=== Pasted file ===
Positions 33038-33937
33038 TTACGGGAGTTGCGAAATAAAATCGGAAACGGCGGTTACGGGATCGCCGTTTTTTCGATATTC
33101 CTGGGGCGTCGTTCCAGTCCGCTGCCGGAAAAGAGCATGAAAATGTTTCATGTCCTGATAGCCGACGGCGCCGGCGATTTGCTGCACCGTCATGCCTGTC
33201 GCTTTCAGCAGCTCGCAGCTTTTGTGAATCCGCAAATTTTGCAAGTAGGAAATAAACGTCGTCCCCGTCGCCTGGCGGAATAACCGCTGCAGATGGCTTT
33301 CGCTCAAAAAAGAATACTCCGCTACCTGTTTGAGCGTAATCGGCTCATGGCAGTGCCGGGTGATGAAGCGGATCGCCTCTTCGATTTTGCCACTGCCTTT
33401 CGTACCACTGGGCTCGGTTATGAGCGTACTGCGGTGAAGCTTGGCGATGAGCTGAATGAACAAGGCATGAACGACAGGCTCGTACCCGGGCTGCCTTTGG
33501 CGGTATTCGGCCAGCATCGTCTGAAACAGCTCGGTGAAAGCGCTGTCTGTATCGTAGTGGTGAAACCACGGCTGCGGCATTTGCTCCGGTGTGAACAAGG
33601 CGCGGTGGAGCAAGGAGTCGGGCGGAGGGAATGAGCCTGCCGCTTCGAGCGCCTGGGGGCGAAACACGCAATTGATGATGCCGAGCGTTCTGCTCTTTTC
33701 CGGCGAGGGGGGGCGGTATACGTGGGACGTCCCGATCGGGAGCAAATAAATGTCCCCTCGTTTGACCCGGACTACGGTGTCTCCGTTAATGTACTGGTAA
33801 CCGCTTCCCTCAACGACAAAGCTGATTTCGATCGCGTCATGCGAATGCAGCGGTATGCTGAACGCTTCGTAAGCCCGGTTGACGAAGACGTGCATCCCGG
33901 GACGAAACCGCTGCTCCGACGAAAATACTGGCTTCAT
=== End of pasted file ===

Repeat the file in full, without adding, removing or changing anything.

Positions 33038-33937
33038 TTACGGGAGTTGCGAAATAAAATCGGAAACGGCGGTTACGGGATCGCCGTTTTTTCGATATTC
33101 CTGGGGCGTCGTTCCAGTCCGCTGCCGGAAAAGAGCATGAAAATGTTTCATGTCCTGATAGCCGACGGCGCCGGCGATTTGCTGCACCGTCATGCCTGTC
33201 GCTTTCAGCAGCTCGCAGCTTTTGTGAATCCGCAAATTTTGCAAGTAGGAAATAAACGTCGTCCCCGTCGCCTGGCGGAATAACCGCTGCAGATGGCTTT
33301 CGCTCAAAAAAGAATACTCCGCTACCTGTTTGAGCGTAATCGGCTCATGGCAGTGCCGGGTGATGAAGCGGATCGCCTCTTCGATTTTGCCACTGCCTTT
33401 CGTACCACTGGGCTCGGTTATGAGCGTACTGCGGTGAAGCTTGGCGATGAGCTGAATGAACAAGGCATGAACGACAGGCTCGTACCCGGGCTGCCTTTGG
33501 CGGTATTCGGCCAGCATCGTCTGAAACAGCTCGGTGAAAGCGCTGTCTGTATCGTAGTGGTGAAACCACGGCTGCGGCATTTGCTCCGGTGTGAACAAGG
33601 CGCGGTGGAGCAAGGAGTCGGGCGGAGGGAATGAGCCTGCCGCTTCGAGCGCCTGGGGGCGAAACACGCAATTGATGATGCCGAGCGTTCTGCTCTTTTC
33701 CGGCGAGGGGGGGCGGTATACGTGGGACGTCCCGATCGGGAGCAAATAAATGTCCCCTCGTTTGACCCGGACTACGGTGTCTCCGTTAATGTACTGGTAA
33801 CCGCTTCCCTCAACGACAAAGCTGATTTCGATCGCGTCATGCGAATGCAGCGGTATGCTGAACGCTTCGTAAGCCCGGTTGACGAAGACGTGCATCCCGG
33901 GACGAAACCGCTGCTCCGACGAAAATACTGGCTTCAT